It has been a long, dry spell since I was last able to spend an entire morning walking with Daisy deer. Having lost both her fawns by early July, Daisy had been free all summer to run with the local herd of wild deer. Not seeing her around our home much, I suspected she was spending most of her time down at the river just a half-mile from here. Any time I walked to the river it was common for me to startle whitetail deer along the way. We did see Daisy a few early mornings down at the feed and water area throughout the summer and fall, but she was often with other does and a fawn, and we did not wish to disturb her little herd of friends, so we simply observed. We also felt comforted in being able to observe her at night via a couple of game cameras set up in the woods. These nighttime photographs also helped us understand wildlife activity going on in our area. I was not surprised at the frequent visits of red foxes, as we often see them during daylight hours, but there were also sightings of raccoons, and owls too. Lately, we were seeing a few whitetail bucks in the mix. After all, it is the height of the rutting season. If there are does around, there are sure to be bucks nearby!
Monday morning before the Thanksgiving holiday, we spotted Daisy down at the corn feeder by herself. FD and I had gotten up late, as he had taken the week off to work on a project under our house. I had not even managed to get my coffee yet, but I knew that would have to wait. I told FD he was on his own for breakfast, grabbed my camouflage jacket, a blaze orange headband (it is hunting season here), and my camera and out the door I went. Daisy was already retreating into the woods. Had I dallied around much longer, she would have disappeared and I would have missed my chance to walk with her.
After about two hours of following Daisy all through our woods and crossing into another neighbor’s wooded area, then finally jumping a fence back into the pecan orchard, she made tracks towards the old river channel. I got the feeling all along she was trying to lose me. A couple of times she took off on a fast trot, and there was no way for me to keep up. I saw her go up over the dike next to the old river channel and when I finally reached the top, I saw her just a short distance away, intently looking at something on the ground, but keeping her distance. I had seen this look from her many times – chance meetings with small mammals often kept her on alert, and she would tentatively investigate. Scent was usually what triggered the type of response she made. I was always amazed at how quickly she could exit from real danger, like dogs or coyotes. Smaller mammals seemed only to spur her curiosity. Daisy seemed to know to keep a distance from skunks, while she did not fear confrontation with a fox or raccoon. But this morning, after giving a juvenile raccoon a quick look and a sniff, she simply turned away and leaped over the fence and down into the old river channel. At this point, my morning walk with Daisy was over.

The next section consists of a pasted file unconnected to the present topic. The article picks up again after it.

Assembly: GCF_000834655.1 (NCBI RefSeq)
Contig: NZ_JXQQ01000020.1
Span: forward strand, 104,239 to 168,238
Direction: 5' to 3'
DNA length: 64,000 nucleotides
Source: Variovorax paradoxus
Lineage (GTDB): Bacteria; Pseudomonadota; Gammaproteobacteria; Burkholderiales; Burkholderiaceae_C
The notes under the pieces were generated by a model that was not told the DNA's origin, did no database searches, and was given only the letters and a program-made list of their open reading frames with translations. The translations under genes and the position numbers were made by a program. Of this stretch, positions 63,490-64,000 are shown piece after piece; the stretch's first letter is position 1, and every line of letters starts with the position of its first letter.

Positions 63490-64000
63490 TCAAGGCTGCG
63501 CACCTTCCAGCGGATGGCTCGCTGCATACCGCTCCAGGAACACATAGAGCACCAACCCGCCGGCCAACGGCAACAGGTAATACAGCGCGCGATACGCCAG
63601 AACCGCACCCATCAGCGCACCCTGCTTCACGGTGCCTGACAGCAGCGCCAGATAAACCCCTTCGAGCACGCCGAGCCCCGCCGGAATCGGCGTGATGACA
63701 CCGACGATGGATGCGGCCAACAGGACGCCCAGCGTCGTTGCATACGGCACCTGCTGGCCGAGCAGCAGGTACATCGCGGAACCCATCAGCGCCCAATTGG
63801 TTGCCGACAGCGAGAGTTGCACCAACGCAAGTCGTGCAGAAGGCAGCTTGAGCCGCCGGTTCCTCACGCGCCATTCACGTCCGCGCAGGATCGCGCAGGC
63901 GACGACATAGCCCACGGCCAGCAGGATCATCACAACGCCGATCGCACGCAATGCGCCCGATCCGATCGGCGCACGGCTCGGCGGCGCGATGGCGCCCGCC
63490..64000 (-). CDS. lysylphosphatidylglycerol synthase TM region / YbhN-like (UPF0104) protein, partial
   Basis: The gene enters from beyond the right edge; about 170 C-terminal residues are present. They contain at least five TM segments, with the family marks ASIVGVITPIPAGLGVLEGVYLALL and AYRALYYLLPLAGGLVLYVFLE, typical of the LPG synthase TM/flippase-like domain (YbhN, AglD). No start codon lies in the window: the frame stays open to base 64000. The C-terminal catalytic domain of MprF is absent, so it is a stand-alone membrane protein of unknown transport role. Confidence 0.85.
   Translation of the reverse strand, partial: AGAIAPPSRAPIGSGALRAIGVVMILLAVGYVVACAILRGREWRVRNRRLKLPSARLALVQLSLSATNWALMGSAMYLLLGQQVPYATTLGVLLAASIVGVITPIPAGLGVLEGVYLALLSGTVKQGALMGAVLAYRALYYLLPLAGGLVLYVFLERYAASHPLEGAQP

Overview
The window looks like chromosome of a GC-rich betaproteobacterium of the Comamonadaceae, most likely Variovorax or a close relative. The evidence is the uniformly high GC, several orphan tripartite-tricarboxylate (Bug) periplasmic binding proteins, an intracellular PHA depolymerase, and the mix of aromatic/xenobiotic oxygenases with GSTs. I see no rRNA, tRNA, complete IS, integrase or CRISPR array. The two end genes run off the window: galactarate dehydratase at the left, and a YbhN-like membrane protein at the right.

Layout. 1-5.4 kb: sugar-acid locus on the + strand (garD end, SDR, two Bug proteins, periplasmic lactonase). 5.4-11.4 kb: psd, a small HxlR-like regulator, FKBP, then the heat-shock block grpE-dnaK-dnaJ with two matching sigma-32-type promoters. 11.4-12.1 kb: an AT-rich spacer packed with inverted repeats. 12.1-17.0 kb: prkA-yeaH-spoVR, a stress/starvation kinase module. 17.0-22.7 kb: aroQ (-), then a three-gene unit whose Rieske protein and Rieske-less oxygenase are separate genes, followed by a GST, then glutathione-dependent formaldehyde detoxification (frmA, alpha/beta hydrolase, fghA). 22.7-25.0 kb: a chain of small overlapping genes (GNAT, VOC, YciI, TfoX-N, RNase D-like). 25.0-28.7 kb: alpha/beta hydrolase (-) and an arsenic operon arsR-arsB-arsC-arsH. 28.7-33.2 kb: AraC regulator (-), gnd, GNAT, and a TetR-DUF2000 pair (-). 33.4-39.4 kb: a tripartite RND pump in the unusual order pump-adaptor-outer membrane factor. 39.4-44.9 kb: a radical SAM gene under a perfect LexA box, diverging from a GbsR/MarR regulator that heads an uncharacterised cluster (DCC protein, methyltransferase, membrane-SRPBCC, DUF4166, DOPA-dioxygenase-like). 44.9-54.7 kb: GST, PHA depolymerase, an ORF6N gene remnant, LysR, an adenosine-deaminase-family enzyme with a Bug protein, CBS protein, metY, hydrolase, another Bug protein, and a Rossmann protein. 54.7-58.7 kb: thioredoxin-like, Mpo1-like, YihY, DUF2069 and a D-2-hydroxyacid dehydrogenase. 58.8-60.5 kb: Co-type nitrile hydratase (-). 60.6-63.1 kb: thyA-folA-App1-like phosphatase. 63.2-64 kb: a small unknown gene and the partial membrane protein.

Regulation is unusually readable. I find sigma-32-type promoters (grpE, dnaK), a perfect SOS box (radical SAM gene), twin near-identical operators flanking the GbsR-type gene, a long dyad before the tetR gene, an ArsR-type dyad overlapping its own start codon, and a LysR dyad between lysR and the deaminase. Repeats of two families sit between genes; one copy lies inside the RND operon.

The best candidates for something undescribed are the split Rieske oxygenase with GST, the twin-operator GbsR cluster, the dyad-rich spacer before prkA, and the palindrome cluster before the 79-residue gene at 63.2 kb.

I knew immediately something was wrong with the young raccoon. It was not steady on its feet – trembling and teetering sideways or pitching forward, it could not seem to keep its balance. As I snapped a few photos and approached it a bit more closely, I wondered if it could even see me. The little raccoon seemed to hear me but did not look directly at me. Falling over as it tried to move away from my voice and footsteps, I could see she was a little female.
I had a bad feeling that this little girl had distemper or perhaps rabies. I was not sure about symptoms of either but I knew both canine and feline distemper was common in wild mammals, especially raccoons. We did not often see rabid animals, but I knew if that was the case I would ask FD to end the raccoon’s misery. Of course I am too much of a coward to handle a wild animal of any kind. FD has always been the one to handle adult raptors and wild mammals. So, I wasn’t about to throw my good camo jacket over this raccoon and carry it back a quarter of a mile to our home with my big camera in tow. Since FD was home that day, a quick text message to him produced an offer to fetch me with the buggy and have a look at the raccoon.
By the time he arrived, the little female had managed to hide in some downed limbs. FD put on leather gloves and pulled the growling, snarling juvenile from her hiding spot. He put her in a pet porter and we covered it with a blanket. I was thankful to have a ride in the electric buggy back to the house. Daisy’s traipsing around for two hours had worn me out! Once at the house, I called WildCare, which is a wildlife rehabilitation facility about an hour drive from our home. I often take them birds or animals that are injured, or a species that I am not equipped to handle. After speaking with a staff member, it was decided that I should bring the little raccoon in for an examination. Even though it sounded like distemper, the WildCare staff member suggested the raccoon could be suffering from an injury, or possibly it was a juvenile that had not managed to make it on its own and was weak from starvation.
A week later, after the Thanksgiving holiday and a trip out of town to visit family in Dallas, I emailed WildCare to check on the raccoon. Here is the kind reply I received the next evening:
Though this was sad news, I could not help but be thankful that Daisy had led me to the little female raccoon. We often think of rescue as saving or helping someone, having a mental picture of an outcome of bringing the victim to a better place or situation. This was a different kind of rescue call for me. It was an act of kindness and caring… of humanity. And, while I did not come out of it feeling elated with happiness about doing a good deed, I know that providing comfort and ending suffering was, ultimately, the gift in this rescue situation.
© 2015 Day by Day the Farm Girl Way…